AMMAN, JORDAN, AUG. 5 -- Behind Jordan's surprising but well-pondered defense of Iraqi President Saddam Hussein and his invasion of Kuwait lies what Jordanians say is a long-suppressed anger of ordinary Jordanians toward the wealthy Kuwaitis.

Jordanians for years have chided the Kuwaitis and other Persian Gulf Arabs for their popularly perceived extravagance and haughtiness toward their Arab cousins. In addition, many Jordanians blame the Kuwaitis and Saudis for supporting a policy of high oil production and low prices during the 1980s that crimped Arab oil revenues and sharply reduced the flow of remittances to poorer countries like Jordan and Egypt.

Jordan's King Hussein bluntly told CBS News today that the crux of the gulf crisis was "redrawing boundaries between the haves and the have-nots" in the area. Kuwait's per capita income in 1986 was $10,175, according to State Department figures; Jordan's was $1,530.

Jordanian Prime Minister Mudar Badran said Jordan would not recognize the military cabinet installed in Kuwait by the invading Iraqis, but both he and Hussein declined to comment on whether the exiled Kuwaiti royal family would be allowed to return to rule its oil sheikdom again.

"Jordan's recognition of the provisional government would obstruct Arab {mediation} efforts," Badran told a news conference. "Therefore, within the framework of these efforts we will not recognize a provisional effort."

Badran said cables from the Jordanian Embassy in Kuwait confirm that Iraqi tanks have started rolling out of the streets of the capital in what appears to be interpreted here as a phased withdrawal. Egypt and the United States, however, expressed skepticism over these reports.

Looking grim and fatigued, Hussein told CBS anchorman Dan Rather in an interview this afternoon that the opportunity for a comprehensive Arab summit, or even a mini-summit, to work out the Kuwaiti-Iraqi feud had been lost. Pressed on the question whether the summit had been canceled rather than postponed, the king replied, "Yes, I think so."

The Jordanian monarch said Arab efforts to defuse the Arab row would continue. But his foreign minister, Marwan Qassem, said Hussein had no visits to Arab capitals planned in the immediate future.

Diplomats and Jordanian analysts contended that Jordan, exposed as an Arab confrontation state by virtue of its long border with Israel and not-so-trustworthy relationship with Syria, had no other choice but to look toward Baghdad. "This is the only alternative. Iraq is the only viable partner {for Jordan} at this juncture," one Western diplomat commented.

Hussein is not in an enviable position. On one hand he has close ties to Saudi Arabia and needs Saudi assistance to service his foreign debt, estimated at $8.4 billion to $9 billion. Pushing him in the other direction are his military and political alliance with Saddam and the lack of public sympathy for Kuwait.

Jordanians, with rare exceptions among the elite and intelligentsia, say the Kuwaitis, who have one of the highest per capita incomes in the world, have gone too far in shunning needy Arabs. "Yes, the Kuwaitis are demonstrating. They are demonstrating in the Riviera and in European capitals," commented one university professor, who said that what Kuwaitis spend as tourists could be used to feed the starving Sudanese.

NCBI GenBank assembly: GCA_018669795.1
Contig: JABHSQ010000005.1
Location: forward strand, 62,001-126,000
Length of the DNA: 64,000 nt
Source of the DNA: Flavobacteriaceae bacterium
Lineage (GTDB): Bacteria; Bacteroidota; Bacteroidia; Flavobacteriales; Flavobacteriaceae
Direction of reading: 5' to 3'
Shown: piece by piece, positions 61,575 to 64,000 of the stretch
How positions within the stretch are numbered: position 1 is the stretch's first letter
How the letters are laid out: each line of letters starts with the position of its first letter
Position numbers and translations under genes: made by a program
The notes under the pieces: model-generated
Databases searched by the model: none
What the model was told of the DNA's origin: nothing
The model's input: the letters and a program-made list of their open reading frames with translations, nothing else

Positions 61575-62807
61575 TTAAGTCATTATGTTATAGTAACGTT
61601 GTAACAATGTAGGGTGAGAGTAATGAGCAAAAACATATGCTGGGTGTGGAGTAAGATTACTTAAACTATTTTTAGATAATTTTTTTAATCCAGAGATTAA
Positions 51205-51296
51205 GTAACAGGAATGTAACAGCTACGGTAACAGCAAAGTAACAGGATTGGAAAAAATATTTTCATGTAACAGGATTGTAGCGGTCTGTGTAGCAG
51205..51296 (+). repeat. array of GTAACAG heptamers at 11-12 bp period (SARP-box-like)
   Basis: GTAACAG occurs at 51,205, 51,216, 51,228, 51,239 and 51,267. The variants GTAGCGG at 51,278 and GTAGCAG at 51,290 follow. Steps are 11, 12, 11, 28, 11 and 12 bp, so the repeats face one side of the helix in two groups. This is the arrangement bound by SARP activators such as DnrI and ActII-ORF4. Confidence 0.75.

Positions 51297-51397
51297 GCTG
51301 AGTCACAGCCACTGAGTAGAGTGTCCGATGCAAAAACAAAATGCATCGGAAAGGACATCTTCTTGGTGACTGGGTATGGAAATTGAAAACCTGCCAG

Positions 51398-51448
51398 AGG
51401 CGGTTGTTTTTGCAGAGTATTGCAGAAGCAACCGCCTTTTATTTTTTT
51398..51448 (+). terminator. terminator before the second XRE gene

There are 90,000 Jordanians working in Kuwait, including half of Jordan's skilled labor force living overseas. The workers, their families, plus 300,000 Palestinians, comprise a large portion of the 1.9 million people living in Kuwait.

Palestinians and Jordanians who credit themselves with building the infrastructure of modern-day Kuwait feel they will always be treated as second-rate citizens "who make money but who will always be strangers," said economist Fahed Fanek. He explained that members of these communities can never attain high management positions, power or political office.

"Kuwait is an apartheid country with 40 percent Kuwaiti and 60 percent other Arabs," Fanek said.

Kuwait has been one of the few countries to promise Jordan substantial aid this year -- a pledge of $135 million in aid. Iraq, by contrast, has pledged $50 million this year. And diplomats noted that Iraq owes Jordan $450 million for transportation facilities and deliveries via the port of Aqaba and for a road system improved during the 1980-88 war between Iraq and Iran. The Baghdad government has been repaying the debt with oil and other barter arrangements worth some $12 million a month.

Editorials in several Amman newsapers have already commented that the new Iraqi-backed provisional government in Kuwait would probably have no objection to delivering on Kuwait's $135 million pledge. In addition, Jordan sells fruit, vegetables and light industry worth an estimated $75 million a year to Kuwait, showing that Jordan's stake in Kuwait's recovery extends beyond jobs for its workers.

The Central Bank in Amman today authorized Kuwaitis to borrow Jordanian currency against their Kuwaiti money, to be paid back later on a 1-to-1 basis and with interest. But street vendors, taxi drivers and some economists here seemed to agree that "Arab oil is for all the Arabs and their charity begins at home."

"We have not hunted the bear yet to carve up its skin," Fanek chuckled, using an Arab proverb. He ridiculed the idea that Kuwait, Bahrain or others in the area are sovereign states "as a joke." Emboldened by Iraqi defiance of the United States, Jordanian newspaper editorials lashed out today at the United States with vitriol for its "greed" allegedly motivating its effort to protect threatened Arab regimes.

Columnist Tareq Masarweh wrote in ar-Rai: "Those fighting with the swords of the United States in the gulf are fighting with wooden swords, for the United States is not protecting the Arab but its oil interest."